“We, as Christians, must work to be the bridge of reconciliation that can bring peace, with justice, to the Middle East. In this land, that all the Abrahamic faiths hold Holy, we co-exist, living side by side; however, we cannot be a silent witness to the brutal treatment of women and children. The ravages of war will leave, are leaving, deep scars that will take generations to heal.”
Bishop Dawani said it was also important to “change the archaic attitudes that dominate this region of the world. Generations of women know nothing more than continued suffering.”
“I have the deepest concern for all people, women and children, who are in Syria, and in the refugee camps in foreign lands,” the bishop said. “My prayers are ongoing for peace, with justice and reconciliation, that we can live in a world of non-violence, that we can hold our women and children as treasures and treat them with the respect and dignity that all human beings deserve.”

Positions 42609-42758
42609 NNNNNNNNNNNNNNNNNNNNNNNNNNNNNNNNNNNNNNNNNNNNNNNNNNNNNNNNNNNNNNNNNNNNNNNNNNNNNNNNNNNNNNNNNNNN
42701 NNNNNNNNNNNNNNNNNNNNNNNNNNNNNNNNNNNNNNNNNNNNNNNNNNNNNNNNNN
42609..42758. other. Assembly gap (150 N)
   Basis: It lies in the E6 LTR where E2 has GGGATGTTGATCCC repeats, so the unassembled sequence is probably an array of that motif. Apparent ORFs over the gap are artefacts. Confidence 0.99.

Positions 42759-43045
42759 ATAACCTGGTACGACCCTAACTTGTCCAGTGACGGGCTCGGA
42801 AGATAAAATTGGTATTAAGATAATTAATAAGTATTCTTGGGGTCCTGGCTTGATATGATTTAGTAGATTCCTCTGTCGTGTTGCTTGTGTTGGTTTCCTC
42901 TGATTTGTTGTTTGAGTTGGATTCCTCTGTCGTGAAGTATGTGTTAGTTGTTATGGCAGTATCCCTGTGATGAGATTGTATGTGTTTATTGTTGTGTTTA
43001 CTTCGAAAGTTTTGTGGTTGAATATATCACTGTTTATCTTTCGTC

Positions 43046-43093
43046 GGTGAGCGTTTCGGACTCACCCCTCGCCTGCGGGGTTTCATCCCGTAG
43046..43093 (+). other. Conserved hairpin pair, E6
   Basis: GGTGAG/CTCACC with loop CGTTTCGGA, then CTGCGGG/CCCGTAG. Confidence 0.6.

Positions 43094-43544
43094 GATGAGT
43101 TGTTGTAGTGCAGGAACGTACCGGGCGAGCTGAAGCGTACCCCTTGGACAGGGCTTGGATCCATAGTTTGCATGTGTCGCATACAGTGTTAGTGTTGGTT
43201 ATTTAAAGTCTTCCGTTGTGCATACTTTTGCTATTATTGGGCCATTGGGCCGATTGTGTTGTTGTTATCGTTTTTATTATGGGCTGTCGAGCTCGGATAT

Conservative applause for Katharine Jefferts Schori: The Church of England Newspaper, April 13, 2012 p 7. April 17, 2012Posted by geoconger in Church of England Newspaper, Israel, The Episcopal Church.
Tags: Christians for Fair Witness on the Middle East, Divestment, Katharine Jefferts Schori, Suheil Dawani
Conservative groups in the United States have applauded Episcopal Presiding Bishop Katharine Jefferts Schori’s rejection of divestment from Israel, saying they hope her words guide the churches’ debates on boycotting Israel.